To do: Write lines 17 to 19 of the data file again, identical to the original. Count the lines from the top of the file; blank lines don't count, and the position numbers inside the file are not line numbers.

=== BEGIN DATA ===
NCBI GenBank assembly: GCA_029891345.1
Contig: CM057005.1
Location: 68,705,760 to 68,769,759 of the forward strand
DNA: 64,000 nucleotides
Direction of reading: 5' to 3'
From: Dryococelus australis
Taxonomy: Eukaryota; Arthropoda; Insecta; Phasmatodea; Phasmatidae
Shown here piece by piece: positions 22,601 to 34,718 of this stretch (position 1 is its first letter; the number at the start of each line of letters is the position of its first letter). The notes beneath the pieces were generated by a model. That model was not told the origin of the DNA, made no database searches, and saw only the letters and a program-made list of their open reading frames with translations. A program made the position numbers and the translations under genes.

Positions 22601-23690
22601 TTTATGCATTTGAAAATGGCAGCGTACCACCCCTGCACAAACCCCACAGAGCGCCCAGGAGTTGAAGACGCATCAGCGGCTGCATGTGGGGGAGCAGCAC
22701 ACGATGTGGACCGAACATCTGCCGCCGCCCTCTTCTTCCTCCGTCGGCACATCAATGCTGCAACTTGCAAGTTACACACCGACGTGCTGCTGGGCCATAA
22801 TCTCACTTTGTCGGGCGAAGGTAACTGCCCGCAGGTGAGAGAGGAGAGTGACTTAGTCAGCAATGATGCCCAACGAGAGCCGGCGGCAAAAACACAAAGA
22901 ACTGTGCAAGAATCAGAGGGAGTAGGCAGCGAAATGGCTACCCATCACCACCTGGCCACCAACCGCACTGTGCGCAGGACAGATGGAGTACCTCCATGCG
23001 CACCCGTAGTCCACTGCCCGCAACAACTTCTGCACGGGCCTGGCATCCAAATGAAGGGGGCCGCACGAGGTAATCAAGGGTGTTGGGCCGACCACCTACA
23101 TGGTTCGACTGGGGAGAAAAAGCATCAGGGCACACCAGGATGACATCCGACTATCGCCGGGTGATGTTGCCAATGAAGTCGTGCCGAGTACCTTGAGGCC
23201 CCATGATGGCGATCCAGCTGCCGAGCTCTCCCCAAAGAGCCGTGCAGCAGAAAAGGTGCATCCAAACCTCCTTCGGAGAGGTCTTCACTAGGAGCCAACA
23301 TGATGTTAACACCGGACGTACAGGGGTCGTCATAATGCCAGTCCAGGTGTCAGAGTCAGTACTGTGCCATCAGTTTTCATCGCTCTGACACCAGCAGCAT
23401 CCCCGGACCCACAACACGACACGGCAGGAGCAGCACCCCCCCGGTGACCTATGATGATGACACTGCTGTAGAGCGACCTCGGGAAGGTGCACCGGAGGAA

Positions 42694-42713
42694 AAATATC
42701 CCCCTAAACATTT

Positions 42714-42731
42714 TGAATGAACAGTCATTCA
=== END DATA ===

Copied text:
23301 TGATGTTAACACCGGACGTACAGGGGTCGTCATAATGCCAGTCCAGGTGTCAGAGTCAGTACTGTGCCATCAGTTTTCATCGCTCTGACACCAGCAGCAT
23401 CCCCGGACCCACAACACGACACGGCAGGAGCAGCACCCCCCCGGTGACCTATGATGATGACACTGCTGTAGAGCGACCTCGGGAAGGTGCACCGGAGGAA

Positions 42694-42713